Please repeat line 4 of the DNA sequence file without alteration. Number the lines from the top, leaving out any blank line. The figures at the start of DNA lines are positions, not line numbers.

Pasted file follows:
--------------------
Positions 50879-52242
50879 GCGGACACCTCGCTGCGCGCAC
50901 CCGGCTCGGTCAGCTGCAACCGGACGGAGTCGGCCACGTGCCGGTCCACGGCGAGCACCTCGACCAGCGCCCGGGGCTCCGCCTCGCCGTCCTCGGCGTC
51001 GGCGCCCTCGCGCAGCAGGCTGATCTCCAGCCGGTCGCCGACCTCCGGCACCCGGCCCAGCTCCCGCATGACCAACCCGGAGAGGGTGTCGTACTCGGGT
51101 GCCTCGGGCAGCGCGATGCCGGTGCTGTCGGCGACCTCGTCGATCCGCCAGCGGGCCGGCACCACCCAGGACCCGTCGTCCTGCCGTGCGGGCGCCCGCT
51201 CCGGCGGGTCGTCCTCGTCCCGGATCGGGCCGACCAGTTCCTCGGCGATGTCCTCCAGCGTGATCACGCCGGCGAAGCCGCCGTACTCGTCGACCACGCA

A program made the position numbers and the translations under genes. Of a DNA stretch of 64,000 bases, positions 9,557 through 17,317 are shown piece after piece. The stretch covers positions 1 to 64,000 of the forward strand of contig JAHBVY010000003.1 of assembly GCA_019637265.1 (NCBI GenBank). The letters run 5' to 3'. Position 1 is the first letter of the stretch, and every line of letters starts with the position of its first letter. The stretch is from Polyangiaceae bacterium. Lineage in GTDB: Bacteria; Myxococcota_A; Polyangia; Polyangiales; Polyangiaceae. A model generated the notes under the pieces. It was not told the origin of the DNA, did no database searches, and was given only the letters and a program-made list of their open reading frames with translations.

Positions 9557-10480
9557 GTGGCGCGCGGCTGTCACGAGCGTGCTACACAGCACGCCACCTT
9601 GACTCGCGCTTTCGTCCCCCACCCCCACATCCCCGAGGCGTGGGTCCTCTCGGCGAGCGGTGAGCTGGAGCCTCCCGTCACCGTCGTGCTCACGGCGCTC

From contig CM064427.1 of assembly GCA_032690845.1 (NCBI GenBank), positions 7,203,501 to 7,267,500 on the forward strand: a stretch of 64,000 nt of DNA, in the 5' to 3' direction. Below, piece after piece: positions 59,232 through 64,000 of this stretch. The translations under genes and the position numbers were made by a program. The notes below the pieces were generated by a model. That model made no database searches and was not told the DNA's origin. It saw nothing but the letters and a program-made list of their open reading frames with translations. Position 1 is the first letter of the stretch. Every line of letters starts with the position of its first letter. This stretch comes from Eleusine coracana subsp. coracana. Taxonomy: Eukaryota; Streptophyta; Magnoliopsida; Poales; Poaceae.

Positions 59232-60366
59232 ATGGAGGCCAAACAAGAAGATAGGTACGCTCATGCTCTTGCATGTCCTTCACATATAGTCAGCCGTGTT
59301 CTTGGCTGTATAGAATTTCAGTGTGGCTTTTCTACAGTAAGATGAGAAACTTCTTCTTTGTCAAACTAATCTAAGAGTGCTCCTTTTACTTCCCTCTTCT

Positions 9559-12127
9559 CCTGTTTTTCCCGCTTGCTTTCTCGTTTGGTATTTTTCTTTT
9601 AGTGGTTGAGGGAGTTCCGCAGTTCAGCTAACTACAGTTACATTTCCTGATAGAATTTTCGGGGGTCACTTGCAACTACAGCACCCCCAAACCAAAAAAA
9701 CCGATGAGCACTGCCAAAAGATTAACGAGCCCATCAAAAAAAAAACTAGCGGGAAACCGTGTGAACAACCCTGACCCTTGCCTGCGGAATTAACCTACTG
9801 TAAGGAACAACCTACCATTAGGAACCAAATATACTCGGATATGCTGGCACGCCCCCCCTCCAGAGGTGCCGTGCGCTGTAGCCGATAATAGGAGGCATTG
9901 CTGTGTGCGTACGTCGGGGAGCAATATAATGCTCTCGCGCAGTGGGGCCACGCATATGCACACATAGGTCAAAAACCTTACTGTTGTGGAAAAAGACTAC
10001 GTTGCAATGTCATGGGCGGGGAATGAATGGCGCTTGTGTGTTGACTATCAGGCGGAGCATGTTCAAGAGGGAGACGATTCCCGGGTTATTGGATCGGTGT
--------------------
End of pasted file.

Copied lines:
51001 GGCGCCCTCGCGCAGCAGGCTGATCTCCAGCCGGTCGCCGACCTCCGGCACCCGGCCCAGCTCCCGCATGACCAACCCGGAGAGGGTGTCGTACTCGGGT